"But, you ARE a big girl!": How one honest statement helped me explore my issues with my size
Updated: May 28, 2020
My husband said this to me, after I said to him, "I just feel like I'm so big!"
He told me, "but you ARE big… you're a BIG girl!"
What. The. Actual. F.
Who responds like that?
I'm a BIG girl?
Crushing. My soul died a bit.
He's also described me as "chunky" "thick" "fat" (no, babe, the good kind)… which, to him, is an assessment of my attractiveness… to me, it's a disturbing list of attributes I'm terrified of.
Before we go any further, I need to make it clear that my partner loves my body; he wouldn't want me to look any other way. This blog is about how I feel about this assessment, and how his honesty drove me to reflect and articulate my beliefs about what being "big" means to me.
Background about me:
I'm approximately 173cm (5'9") tall. That’s above average for women… in fact, it's the average height of men. I weigh between 69-71kg. I have been a group fitness instructor for over 10 years (Body Attack, Body Pump, CXWorx, RPM) and I lift heavy weights. I am not, nor have I ever been, fat/overweight according to any standardised measure. You can find photos of me on instagram: thinkgray.psychotherapy and make your own assessment of my figure; I'm only telling this to give you context (and help you hate my husband less ha ha).
My mother is at least a foot and a half shorter than me. She weighs 47kg. She has probably spent most of her life being underweight because it's her biggest fear to be fat. She is highly critical of fat people - according to her measurement of what "fat" means (which, let me tell you, is not fat!). She had charts in the kitchen cupboard where she ticked off daily what her intake of carbs, protein, fat, veggies, alcohol, "bad" foods, etc. were and also measured her gym attendance. The word "obsessive" barely makes a dent in describing this behaviour.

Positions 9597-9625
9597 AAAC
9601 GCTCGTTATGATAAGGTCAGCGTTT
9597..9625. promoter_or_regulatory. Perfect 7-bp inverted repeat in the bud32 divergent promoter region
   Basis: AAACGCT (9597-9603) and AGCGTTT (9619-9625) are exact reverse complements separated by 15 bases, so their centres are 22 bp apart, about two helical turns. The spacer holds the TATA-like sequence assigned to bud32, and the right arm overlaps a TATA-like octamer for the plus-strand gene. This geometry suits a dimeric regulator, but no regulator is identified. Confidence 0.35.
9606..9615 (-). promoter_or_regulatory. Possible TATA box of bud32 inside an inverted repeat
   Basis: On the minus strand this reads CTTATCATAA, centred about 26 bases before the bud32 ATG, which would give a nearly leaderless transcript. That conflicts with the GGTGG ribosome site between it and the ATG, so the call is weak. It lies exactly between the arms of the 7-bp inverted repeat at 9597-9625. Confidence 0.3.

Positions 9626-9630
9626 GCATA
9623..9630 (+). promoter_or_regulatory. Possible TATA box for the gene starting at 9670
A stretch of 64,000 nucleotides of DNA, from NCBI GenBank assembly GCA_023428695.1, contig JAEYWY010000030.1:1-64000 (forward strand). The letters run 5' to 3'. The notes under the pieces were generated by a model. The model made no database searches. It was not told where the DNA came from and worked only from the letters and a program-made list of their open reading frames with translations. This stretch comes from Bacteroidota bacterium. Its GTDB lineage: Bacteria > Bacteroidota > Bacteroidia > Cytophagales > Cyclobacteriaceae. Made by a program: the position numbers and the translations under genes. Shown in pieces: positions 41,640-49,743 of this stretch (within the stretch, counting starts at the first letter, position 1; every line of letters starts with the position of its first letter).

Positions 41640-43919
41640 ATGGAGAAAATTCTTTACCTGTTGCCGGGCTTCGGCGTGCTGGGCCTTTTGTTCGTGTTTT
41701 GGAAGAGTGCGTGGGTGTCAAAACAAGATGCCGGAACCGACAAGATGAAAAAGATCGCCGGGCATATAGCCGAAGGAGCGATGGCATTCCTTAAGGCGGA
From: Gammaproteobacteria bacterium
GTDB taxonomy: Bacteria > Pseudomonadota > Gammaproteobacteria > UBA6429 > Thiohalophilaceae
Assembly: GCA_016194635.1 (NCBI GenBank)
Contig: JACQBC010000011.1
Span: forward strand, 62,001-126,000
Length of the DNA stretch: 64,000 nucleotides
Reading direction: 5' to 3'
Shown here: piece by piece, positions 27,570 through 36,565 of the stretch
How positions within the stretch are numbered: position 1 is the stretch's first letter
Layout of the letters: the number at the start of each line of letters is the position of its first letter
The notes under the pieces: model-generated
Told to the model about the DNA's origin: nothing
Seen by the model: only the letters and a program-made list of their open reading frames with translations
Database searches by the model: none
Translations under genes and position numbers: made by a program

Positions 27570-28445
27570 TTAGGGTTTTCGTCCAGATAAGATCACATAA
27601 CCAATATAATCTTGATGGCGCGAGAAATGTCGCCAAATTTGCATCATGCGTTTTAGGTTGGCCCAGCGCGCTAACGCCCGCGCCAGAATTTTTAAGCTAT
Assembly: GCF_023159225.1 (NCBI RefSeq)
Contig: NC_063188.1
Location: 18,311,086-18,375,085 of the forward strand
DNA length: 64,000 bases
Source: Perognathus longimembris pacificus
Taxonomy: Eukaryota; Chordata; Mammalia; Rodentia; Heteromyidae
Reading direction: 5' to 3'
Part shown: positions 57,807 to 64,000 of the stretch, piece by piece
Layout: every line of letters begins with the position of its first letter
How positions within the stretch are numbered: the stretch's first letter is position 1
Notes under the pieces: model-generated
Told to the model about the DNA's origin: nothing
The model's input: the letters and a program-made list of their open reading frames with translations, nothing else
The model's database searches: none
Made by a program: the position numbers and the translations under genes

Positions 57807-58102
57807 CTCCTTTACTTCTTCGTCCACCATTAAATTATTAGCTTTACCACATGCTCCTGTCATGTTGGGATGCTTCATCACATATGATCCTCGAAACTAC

Perfect set up for an eating disorder, right?!
I grew up attaching my worth to my body shape; to a body shape I could never realistically achieve given my height and frame! At one point I did "achieve" 59kg… looking back I was emaciated, anaemic, unhappy… and I still called myself fat! That’s not a unique story; thanks to the wave of honesty on Instagram recently, more and more girls are sharing their 'before' and 'after' transition pictures from obsessively maintaining an underweight figure to a figure that's healthy for them.
(I love this movement, and the fact that we can now choose what we're exposed to)
So, now you can see why the idea of me being labelled as a "big girl" would feel awful to me.
What happened next? Well, I yelled at him (duh) and the comment has stuck with my ever since. I decided to write this blog in a 'self-question' style to explore why this bothers me… hopefully it can help you gain more clarity about how to reflect on your own reactions to why things bother you. Sometimes it seems obvious, but there's often something deeper going on.
(1) Do I think I'm a big girl?
Not when I look at myself in the mirror. I see a proportional body, muscular legs, and I see that there's a lot of strength in my figure.
When I am stood next to other people in photos or in the mirror, the visual comparison often reveals that I am bigger than other girls (height/frame)… except my other two tall friends (hey hey S.L.J & E.E.G!). I will never forget watching myself team teach Body Attack with a trainee who can't be much taller than 5'3" and all I could focus on was how I resembled Brianne of Tarth in comparison to her.